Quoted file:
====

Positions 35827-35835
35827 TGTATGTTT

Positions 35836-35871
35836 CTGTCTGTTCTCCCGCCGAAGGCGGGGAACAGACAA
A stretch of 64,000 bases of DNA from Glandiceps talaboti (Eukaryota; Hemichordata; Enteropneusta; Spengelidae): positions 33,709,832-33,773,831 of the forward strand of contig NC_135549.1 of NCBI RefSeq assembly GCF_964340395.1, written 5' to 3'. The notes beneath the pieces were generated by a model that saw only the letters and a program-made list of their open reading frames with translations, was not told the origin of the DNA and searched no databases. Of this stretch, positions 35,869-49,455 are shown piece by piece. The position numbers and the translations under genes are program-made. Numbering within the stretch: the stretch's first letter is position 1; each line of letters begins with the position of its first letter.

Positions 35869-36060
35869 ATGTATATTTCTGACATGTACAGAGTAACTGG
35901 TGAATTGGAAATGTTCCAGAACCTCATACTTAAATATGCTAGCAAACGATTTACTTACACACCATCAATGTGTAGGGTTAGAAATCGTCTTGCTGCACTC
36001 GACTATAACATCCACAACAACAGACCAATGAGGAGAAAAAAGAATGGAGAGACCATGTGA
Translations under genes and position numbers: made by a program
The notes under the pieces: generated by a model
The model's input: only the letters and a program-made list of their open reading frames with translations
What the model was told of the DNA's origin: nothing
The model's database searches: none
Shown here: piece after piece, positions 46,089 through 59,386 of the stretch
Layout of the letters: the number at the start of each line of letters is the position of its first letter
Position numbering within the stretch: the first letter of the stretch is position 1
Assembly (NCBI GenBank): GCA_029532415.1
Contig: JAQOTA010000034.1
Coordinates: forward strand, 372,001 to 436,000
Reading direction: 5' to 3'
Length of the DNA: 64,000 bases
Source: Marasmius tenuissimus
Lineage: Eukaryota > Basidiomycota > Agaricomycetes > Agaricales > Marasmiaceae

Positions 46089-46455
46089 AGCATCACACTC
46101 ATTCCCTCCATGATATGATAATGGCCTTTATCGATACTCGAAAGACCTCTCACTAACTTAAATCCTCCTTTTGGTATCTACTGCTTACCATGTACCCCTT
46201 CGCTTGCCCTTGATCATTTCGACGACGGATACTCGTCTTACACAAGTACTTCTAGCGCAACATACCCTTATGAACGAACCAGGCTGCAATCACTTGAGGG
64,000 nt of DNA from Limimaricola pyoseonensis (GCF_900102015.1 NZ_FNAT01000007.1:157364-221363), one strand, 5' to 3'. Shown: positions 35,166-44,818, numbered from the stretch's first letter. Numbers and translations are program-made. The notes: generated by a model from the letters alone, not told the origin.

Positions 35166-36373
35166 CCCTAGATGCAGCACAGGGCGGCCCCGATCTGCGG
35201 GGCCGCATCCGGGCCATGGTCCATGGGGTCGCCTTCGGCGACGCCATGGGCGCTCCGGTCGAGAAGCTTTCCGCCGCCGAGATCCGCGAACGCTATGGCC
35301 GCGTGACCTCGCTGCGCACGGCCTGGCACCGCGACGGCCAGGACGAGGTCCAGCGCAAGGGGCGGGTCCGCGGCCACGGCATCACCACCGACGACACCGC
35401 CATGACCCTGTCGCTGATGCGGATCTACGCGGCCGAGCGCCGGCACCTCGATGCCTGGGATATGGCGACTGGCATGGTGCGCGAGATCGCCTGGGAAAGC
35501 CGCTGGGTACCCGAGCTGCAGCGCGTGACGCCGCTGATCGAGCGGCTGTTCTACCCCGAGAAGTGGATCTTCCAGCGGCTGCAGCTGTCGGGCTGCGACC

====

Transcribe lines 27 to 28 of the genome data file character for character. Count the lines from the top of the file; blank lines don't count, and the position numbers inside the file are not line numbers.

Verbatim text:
46101 ATTCCCTCCATGATATGATAATGGCCTTTATCGATACTCGAAAGACCTCTCACTAACTTAAATCCTCCTTTTGGTATCTACTGCTTACCATGTACCCCTT
46201 CGCTTGCCCTTGATCATTTCGACGACGGATACTCGTCTTACACAAGTACTTCTAGCGCAACATACCCTTATGAACGAACCAGGCTGCAATCACTTGAGGG